Position patient appropriately (head of bed elevated 30 degrees if possible).
Evaluate the pericardium in multiple views to determine the best area to attempt pericardiocentesis (i.e. the site at which the largest fluid collection is closest to the skin surface). Options include the subxiphoid and parasternal approach.
Identify anatomic landmarks (xiphoid process, left costal margin and left shoulder for subxiphoid approach).
Prepare the field with antiseptic as you are able based on patient presentation. Appropriately drape, don sterile gloves, and cover ultrasound transducer with a sterile covering, as time permits.
Anesthetize the area to be traversed with local anesthetic as the clinical situation permits.
Advance the needle along the trajectory of the ultrasound probe to the predetermined location. Aspirate during needle advancement and monitor for fluid return. Stop advancing once fluid is returned.
If there is any question of whether the needle tip is in the pericardial space, you can inject agitated saline through the catheter under direct ultrasound guidance. This will allow analysis of the location of the needle tip.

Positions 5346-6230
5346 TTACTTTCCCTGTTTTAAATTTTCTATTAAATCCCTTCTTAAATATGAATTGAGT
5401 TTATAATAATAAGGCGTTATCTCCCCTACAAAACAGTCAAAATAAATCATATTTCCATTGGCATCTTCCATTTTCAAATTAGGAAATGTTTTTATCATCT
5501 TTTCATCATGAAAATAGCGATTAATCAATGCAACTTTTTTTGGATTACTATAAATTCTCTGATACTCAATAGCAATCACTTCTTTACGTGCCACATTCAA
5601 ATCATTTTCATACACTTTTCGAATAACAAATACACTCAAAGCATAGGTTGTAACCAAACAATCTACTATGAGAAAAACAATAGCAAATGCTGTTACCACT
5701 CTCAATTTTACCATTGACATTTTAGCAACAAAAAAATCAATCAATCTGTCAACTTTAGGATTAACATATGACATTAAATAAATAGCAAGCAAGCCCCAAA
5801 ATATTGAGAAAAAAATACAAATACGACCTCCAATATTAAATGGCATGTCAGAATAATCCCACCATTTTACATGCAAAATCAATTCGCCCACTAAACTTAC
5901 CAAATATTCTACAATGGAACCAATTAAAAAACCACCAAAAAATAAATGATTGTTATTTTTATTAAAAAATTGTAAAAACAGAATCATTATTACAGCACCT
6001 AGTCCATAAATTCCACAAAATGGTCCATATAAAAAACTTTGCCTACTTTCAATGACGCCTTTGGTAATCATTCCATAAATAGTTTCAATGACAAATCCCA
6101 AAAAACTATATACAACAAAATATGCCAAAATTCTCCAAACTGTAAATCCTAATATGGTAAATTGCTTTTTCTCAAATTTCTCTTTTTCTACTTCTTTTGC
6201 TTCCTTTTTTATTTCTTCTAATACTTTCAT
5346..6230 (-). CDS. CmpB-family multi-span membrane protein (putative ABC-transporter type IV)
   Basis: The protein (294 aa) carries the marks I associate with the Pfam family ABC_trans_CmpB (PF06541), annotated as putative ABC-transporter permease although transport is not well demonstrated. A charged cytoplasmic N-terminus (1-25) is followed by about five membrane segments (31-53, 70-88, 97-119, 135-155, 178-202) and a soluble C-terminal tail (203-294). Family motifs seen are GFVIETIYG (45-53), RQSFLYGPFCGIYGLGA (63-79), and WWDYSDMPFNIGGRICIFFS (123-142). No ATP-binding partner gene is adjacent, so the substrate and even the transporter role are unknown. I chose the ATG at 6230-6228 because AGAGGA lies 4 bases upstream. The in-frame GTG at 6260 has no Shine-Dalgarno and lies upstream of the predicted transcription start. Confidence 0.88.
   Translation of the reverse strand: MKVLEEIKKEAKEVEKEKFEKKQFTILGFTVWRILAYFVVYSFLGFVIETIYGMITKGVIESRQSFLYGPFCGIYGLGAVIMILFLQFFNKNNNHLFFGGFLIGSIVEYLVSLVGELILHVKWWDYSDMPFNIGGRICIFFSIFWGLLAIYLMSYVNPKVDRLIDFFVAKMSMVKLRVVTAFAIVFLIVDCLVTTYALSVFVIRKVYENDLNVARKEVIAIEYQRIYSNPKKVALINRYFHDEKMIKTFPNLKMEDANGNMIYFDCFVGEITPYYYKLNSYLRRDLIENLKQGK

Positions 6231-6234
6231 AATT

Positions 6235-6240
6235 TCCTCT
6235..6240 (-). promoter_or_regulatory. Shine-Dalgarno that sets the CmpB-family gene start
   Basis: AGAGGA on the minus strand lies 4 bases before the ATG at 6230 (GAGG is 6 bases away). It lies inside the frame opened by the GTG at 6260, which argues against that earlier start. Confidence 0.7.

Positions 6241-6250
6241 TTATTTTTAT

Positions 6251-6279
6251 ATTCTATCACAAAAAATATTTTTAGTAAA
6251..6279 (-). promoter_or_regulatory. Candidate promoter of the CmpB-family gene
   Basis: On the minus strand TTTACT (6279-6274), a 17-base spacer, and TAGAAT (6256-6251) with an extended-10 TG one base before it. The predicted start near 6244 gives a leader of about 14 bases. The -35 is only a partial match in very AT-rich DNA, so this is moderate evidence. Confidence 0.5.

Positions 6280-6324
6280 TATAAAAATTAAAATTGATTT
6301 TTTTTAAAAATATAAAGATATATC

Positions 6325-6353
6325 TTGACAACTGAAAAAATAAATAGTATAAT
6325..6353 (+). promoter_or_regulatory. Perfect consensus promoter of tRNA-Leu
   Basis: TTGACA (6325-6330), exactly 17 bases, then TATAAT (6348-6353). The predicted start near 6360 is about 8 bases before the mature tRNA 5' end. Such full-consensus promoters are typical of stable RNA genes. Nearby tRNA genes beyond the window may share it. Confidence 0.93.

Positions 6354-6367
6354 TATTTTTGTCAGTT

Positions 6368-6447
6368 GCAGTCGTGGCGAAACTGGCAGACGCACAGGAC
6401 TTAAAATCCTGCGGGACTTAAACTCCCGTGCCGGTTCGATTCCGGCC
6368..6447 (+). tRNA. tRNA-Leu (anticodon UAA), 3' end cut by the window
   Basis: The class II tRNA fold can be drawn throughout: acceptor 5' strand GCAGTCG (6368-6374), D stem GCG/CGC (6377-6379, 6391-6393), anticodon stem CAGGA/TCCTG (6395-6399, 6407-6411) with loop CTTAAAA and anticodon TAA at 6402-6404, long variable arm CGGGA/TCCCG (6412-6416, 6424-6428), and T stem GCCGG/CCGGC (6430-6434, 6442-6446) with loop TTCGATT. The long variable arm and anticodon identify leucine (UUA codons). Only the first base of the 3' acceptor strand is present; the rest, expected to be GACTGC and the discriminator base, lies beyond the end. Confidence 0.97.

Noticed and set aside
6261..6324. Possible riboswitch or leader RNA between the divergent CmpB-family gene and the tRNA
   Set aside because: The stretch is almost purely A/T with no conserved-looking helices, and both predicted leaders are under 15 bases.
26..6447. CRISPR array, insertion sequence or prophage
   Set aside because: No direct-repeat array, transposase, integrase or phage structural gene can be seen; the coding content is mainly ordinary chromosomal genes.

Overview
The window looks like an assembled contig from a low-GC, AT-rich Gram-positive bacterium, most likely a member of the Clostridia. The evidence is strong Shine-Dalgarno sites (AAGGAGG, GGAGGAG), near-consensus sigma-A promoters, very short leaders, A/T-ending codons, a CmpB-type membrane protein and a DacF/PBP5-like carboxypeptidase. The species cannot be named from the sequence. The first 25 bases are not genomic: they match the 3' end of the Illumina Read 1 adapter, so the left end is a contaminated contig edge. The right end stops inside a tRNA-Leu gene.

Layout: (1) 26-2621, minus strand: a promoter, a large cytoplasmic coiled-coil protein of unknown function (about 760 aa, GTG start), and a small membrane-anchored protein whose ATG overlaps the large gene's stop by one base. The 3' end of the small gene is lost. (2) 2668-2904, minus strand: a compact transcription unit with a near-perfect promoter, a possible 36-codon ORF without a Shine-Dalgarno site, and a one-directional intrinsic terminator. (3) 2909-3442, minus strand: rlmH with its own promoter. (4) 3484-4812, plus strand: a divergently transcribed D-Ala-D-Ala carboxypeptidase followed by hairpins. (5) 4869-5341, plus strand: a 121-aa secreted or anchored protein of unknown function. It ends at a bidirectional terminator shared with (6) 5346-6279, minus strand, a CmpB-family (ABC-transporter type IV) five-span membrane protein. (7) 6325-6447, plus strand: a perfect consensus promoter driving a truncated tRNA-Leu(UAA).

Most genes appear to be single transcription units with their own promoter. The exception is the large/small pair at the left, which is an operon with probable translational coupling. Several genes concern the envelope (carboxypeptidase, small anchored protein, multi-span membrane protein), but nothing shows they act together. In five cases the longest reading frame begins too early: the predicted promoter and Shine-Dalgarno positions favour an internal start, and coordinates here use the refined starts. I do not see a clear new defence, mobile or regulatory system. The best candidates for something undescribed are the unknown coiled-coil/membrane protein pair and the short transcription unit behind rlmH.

Aspirate pericardial fluid.
If necessary, place a pigtail drain using Seldinger technique as follows:
Advance a J-tipped guidewire through the needle and into the pericardium.
Remove the needle.
Incise the skin at the site of wire insertion with a scalpel. Make an incision large enough to accept the dilator and pigtail catheter.
Advance a dilator over the wire. Remove the dilator.
Advance a pigtail catheter over the wire and into the pericardium.
Remove the wire.
Drain the pericardial fluid.
Secure the drain by suturing it in place and apply appropriate dressing.
Order chest x-ray to evaluate for pneumothorax.